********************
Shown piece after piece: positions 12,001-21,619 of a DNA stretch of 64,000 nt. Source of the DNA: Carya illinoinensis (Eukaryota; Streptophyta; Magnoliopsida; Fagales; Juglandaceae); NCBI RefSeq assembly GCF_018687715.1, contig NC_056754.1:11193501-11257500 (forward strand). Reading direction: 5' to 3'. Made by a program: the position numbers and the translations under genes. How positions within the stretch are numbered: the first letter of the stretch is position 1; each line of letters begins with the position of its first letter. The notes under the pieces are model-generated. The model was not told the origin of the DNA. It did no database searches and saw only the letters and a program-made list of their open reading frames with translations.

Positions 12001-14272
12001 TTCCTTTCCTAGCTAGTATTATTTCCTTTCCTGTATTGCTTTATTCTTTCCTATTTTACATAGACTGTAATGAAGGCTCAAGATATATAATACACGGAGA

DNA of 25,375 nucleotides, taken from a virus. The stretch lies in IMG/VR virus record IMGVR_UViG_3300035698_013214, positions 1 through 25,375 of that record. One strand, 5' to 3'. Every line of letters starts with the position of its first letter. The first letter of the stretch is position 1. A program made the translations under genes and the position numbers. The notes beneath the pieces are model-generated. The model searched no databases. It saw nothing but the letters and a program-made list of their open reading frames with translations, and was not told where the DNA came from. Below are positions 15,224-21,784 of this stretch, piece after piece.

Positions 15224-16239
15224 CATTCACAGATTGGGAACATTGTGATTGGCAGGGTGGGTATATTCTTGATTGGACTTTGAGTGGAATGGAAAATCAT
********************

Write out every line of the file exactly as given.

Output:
Shown piece after piece: positions 12,001-21,619 of a DNA stretch of 64,000 nt. Source of the DNA: Carya illinoinensis (Eukaryota; Streptophyta; Magnoliopsida; Fagales; Juglandaceae); NCBI RefSeq assembly GCF_018687715.1, contig NC_056754.1:11193501-11257500 (forward strand). Reading direction: 5' to 3'. Made by a program: the position numbers and the translations under genes. How positions within the stretch are numbered: the first letter of the stretch is position 1; each line of letters begins with the position of its first letter. The notes under the pieces are model-generated. The model was not told the origin of the DNA. It did no database searches and saw only the letters and a program-made list of their open reading frames with translations.

Positions 12001-14272
12001 TTCCTTTCCTAGCTAGTATTATTTCCTTTCCTGTATTGCTTTATTCTTTCCTATTTTACATAGACTGTAATGAAGGCTCAAGATATATAATACACGGAGA

DNA of 25,375 nucleotides, taken from a virus. The stretch lies in IMG/VR virus record IMGVR_UViG_3300035698_013214, positions 1 through 25,375 of that record. One strand, 5' to 3'. Every line of letters starts with the position of its first letter. The first letter of the stretch is position 1. A program made the translations under genes and the position numbers. The notes beneath the pieces are model-generated. The model searched no databases. It saw nothing but the letters and a program-made list of their open reading frames with translations, and was not told where the DNA came from. Below are positions 15,224-21,784 of this stretch, piece after piece.

Positions 15224-16239
15224 CATTCACAGATTGGGAACATTGTGATTGGCAGGGTGGGTATATTCTTGATTGGACTTTGAGTGGAATGGAAAATCAT